The first step to financial freedom is sticking to a household budget, because it helps you control your money (as opposed to your money controlling you). If you can’t stick to your budget, give these tips a try — they’ll help!
Before the tips, a quip:
“It is pretty hard to tell what does bring happiness; poverty and wealth have both failed.” ~ Kin Hubbard.
Financial freedom may not make you happy, but it’ll help you be miserable in comfort (to paraphrase Gloria Steinem). If you’re ready to pay off your debt and achieve your financial goals, read The Budget Kit: The Common Cents Money Management Workbook. And, here are five tips for sticking to a personal spending plan or budget…
5 Tips for Sticking to Your Budget
1. Understand your “money personality.” The first step to creating a budget you’ll actually stick to is to understand your money personality. Your childhood, your parents’ relationship with money, and your current love relationship affects how you think about money – and can make or break your saving and spending habits! The more you know about how your personality and childhood affects your ability to invest, save, and spend money, the more likely you’ll be to find financial freedom.
2. Create a spending plan that suits your lifestyle. If you absolutely must have the latest iPhone apps, Manolo Blahnik shoes, or a daily Starbucks frappuccino, then don’t completely deprive yourself. The first step to creating a budget that works is to include the things you love and find the balance between spending and saving money. You’ll have to restrict your spending, but that makes the times you do indulge all the sweeter!
3. Find the right way to track your spending and saving. Some people use a book like The Budget Kit, above. Other people use software, like Financial Counselor Notebook personal financial organizer. Still others use an Excel spreadsheet, or an online spending plan. The best way to stick to your budget is to find a an easy way to track your spending and saving habits – and remember that what works for financial gurus like Suze Orman may not work for you.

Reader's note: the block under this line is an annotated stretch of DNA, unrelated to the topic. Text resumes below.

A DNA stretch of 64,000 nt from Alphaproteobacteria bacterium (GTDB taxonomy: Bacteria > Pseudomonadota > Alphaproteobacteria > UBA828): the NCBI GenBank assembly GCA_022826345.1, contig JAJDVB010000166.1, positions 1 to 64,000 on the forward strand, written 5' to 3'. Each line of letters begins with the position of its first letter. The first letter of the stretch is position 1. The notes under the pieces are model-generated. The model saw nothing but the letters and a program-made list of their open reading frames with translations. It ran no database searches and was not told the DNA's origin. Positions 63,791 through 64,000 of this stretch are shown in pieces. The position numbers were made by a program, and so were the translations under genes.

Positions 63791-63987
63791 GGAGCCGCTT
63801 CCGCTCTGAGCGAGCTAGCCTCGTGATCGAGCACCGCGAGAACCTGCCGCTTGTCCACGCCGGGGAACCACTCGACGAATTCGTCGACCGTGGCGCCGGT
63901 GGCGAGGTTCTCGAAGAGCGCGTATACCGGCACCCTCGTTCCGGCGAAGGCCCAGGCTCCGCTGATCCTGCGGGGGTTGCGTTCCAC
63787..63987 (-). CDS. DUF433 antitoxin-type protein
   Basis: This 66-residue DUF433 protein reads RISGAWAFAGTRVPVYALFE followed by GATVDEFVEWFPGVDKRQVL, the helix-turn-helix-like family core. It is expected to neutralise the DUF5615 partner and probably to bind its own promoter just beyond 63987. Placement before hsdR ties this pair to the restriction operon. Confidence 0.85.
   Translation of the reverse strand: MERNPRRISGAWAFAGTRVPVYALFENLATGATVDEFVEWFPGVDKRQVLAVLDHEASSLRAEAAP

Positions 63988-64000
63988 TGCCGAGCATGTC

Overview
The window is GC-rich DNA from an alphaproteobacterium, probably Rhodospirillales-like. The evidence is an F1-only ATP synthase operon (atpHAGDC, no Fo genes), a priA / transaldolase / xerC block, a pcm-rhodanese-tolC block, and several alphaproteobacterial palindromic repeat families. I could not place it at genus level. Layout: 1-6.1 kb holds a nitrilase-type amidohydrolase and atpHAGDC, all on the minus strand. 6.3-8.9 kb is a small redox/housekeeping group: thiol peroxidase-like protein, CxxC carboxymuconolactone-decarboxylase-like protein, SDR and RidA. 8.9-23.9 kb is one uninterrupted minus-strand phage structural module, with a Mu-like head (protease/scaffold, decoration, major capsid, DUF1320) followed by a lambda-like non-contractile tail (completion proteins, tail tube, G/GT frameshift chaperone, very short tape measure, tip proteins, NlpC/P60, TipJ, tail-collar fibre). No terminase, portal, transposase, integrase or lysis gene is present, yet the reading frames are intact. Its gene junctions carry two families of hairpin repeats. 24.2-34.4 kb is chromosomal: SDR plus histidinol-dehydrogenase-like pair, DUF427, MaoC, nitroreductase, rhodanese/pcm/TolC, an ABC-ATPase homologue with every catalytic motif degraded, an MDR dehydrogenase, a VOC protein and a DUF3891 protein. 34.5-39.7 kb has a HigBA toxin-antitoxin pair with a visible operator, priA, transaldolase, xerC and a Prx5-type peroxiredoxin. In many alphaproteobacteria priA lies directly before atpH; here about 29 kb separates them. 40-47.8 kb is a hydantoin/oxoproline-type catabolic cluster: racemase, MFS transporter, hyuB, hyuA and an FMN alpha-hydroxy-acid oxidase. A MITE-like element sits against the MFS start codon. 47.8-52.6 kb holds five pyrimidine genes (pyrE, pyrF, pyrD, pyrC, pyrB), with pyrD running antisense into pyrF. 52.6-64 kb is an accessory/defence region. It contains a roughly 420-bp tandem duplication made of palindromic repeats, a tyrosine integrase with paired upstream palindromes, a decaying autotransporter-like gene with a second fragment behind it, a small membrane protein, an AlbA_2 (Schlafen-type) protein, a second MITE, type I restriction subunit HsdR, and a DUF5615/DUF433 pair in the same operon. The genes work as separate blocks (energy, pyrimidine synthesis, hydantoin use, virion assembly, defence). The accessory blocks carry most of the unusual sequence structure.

4. Plan for financial crises or “budget busters.” Cars break down, iPhones get dropped in toilets, and jobs get lost. When you’re creating your financial spending plan (the new way to say “budget”), make sure you make room for nasty financial surprises. Consider throwing $5 or $10 a week into an emergency fund or stash of cash. This helps you stick to your budget by keeping you on track even in financial crises.
5. Don’t be too hard on yourself if you veer from your budget occasionally. It’s like dieting: just because you ate a dozen chocolate cream puffs doesn’t mean you’ll gain 400 pounds! The key to sticking to your budget is to flow with the times you fall off the money wagon. If you regret a purchase and can’t (or don’t want to) return it, just get yourself back on track right away. Don’t let a financial upset ruin your budget or cause stress. Instead, accept that they happen, and keep your eye on your financial goals.
If you have any thoughts or questions on sticking to your budget or achieving financial freedom, please comment below…
I'm glad you're here! My name is Laurie Pawlik-Kienlen; my husband Bruce and I live in Vancouver, BC with our critters. We can't have kids, and are learning to accept whatever life brings - both good and bad. I have an MSW (Master of Social Work) from UBC, and degrees in Education and Psychology. I hope you say hello below - I can't give relationship advice, but writing can bring you clarity and insight.